Evidence for a purely Darwinian account of human origins is supposed to be overwhelming. But is it? In this provocative book, three scientists challenge the claim that undirected natural selection is capable of building a human being, critically assess fossil and genetic evidence that human beings share a common ancestor with apes, and debunk recent claims that the human race could not have started from an original couple.Read More ›
In 1987, in Edwards v. Aguillard, the United States Supreme Court declared unconstitutional a Louisiana statute (the Balanced-Treatment Act) that required the state’s public schools to teach Creationism if evolution was taught and to teach evolution if Creationism was taught.’ That decision was the culmination of a series of court battles and cultural conflicts that can be traced back to the famous Scopes Trial of 1925 in Dayton, Tennessee.2 Although many thought, and continue to think, that Edwards Read More ›
“There are no weaknesses in the theory of evolution” said Eugenie Scott, the de facto head of the Darwin lobby. She was speaking to the media in response to the Texas State Board of Education’s 2009 vote to require students to learn about both the scientific evidence for and against neo-Darwinian evolution. For those who follow the debate over origins, Dr. Scott’s words are as unsurprising as they are familiar. But is it true that there are “no weaknesses” in evolutionary theory? Are those who express doubts about Darwinism displaying courage, or are they fools that want to take us back to the dark ages and era of the flat Earth? Thankfully, it’s very easy to test these questions: all one must do is examine the technical scientific literature and inquire whether there are legitimate scientific challenges to chemical and biological evolution.Read More ›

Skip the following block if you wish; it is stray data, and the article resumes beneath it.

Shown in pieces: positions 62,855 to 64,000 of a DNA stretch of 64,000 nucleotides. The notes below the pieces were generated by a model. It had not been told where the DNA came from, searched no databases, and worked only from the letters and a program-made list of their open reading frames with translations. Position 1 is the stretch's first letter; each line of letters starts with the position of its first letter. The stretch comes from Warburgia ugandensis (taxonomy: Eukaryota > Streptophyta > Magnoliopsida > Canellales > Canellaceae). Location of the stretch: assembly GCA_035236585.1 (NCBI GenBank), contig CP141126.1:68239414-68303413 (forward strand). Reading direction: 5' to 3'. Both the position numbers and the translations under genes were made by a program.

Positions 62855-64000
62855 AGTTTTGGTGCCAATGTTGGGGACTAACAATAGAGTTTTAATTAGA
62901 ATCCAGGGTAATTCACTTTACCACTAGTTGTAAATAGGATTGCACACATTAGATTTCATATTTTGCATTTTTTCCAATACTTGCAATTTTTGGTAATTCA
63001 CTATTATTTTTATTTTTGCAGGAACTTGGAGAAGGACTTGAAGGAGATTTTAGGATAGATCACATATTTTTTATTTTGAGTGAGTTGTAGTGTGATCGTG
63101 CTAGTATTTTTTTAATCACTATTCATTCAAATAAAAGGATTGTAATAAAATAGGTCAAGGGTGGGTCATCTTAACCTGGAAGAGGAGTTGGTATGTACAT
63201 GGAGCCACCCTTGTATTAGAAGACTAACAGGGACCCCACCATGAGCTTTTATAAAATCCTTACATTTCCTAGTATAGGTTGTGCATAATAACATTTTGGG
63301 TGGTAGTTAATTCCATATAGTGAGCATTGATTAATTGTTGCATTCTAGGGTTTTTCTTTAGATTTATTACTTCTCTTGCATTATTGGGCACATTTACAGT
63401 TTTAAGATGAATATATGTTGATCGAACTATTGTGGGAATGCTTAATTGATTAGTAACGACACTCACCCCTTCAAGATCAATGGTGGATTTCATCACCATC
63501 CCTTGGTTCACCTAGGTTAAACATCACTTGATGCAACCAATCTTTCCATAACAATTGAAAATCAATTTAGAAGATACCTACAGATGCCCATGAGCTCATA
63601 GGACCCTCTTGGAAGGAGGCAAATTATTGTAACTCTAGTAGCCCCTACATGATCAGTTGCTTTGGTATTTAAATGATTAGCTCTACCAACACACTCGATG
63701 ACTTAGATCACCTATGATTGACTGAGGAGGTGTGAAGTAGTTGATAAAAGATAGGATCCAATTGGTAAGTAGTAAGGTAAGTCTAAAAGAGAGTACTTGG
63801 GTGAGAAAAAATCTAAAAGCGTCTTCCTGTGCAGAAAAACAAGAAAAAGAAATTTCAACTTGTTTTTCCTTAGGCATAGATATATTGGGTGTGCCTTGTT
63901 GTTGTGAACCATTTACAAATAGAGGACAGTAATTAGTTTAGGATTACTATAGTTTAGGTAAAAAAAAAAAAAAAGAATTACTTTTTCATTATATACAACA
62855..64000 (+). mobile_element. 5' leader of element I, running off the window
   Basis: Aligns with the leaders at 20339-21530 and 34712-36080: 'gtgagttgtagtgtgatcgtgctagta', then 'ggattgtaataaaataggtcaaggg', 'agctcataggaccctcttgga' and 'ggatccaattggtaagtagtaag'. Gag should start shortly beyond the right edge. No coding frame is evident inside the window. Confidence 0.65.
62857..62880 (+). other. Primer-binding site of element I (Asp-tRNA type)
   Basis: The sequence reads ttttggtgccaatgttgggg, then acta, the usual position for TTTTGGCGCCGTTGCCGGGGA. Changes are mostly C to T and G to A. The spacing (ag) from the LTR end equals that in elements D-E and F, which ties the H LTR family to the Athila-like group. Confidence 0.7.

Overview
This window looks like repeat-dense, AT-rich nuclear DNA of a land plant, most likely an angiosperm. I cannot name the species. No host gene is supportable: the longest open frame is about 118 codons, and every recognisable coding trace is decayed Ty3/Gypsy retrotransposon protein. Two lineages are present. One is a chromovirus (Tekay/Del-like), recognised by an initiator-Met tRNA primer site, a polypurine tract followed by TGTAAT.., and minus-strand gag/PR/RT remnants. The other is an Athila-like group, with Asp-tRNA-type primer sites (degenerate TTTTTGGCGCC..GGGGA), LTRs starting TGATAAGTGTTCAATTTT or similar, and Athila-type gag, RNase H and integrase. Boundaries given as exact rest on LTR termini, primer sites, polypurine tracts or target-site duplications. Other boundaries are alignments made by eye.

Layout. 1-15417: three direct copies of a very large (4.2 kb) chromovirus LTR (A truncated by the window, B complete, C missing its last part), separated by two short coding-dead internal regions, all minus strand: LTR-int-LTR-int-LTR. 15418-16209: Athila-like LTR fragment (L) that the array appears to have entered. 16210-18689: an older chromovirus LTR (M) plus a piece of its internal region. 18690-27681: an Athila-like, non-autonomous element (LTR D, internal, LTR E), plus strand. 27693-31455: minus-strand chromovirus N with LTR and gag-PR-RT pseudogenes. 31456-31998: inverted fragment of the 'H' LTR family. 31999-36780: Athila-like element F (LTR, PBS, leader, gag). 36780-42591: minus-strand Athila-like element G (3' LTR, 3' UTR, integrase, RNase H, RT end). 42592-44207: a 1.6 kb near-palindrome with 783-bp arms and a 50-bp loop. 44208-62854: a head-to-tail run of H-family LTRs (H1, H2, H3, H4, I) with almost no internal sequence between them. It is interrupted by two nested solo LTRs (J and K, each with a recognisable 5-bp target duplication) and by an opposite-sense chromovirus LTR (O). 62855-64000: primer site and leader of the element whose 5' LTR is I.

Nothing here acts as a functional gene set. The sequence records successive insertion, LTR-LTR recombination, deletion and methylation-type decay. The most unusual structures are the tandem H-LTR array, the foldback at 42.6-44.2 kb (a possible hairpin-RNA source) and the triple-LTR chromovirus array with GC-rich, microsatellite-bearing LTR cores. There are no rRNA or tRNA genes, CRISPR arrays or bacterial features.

This bonus chapter addresses the Dover Trial of 2005— a time when the idea of Intelligent Design (or ID) was at the center of a media and political frenzy. The glimpse the chapter provides of the intense feelings that ID can generate makes clear why everyone has to do their own homework on controversial issues and make up their own mind.Read More ›
On December 20, 2005 Judge John Jones issued his opinion in the matter of Kitzmiller, in which I was the lead witness for the defense. There are many statements of the Court scattered throughout the opinion with which I disagree. However, here I will remark only on section E-4, “Whether ID is Science.”
The Court finds that intelligent design (ID) is not science. In its legal analysis, the Court takes what I would call a restricted sociological view of science: “science” is what the consensus of the community of practicing scientists declares it to be. The word “science” belongs to that community and to no one else. Thus, in the Court’s reasoning, since prominent science organizations have declared intelligent design to not be science, it is not science. Although at first blush that may seem reasonable, the restricted sociological view of science risks conflating the presumptions and prejudices of the current group of practitioners with the way physical reality must be understood.
On the other hand, like myself most of the public takes a broader view: “science” is an unrestricted search for the truth about nature based on reasoning from physical evidence. By those lights, intelligent design is indeed science. Thus there is a disconnect between the two views of what “science” is. Although the two views rarely conflict at all, the dissonance grows acute when the topic turns to the most fundamental matters, such as the origins of the universe, life, and mind.
Below I proceed sequentially through section E-4. Statements from the opinion are in italics, followed by my comments.Read More ›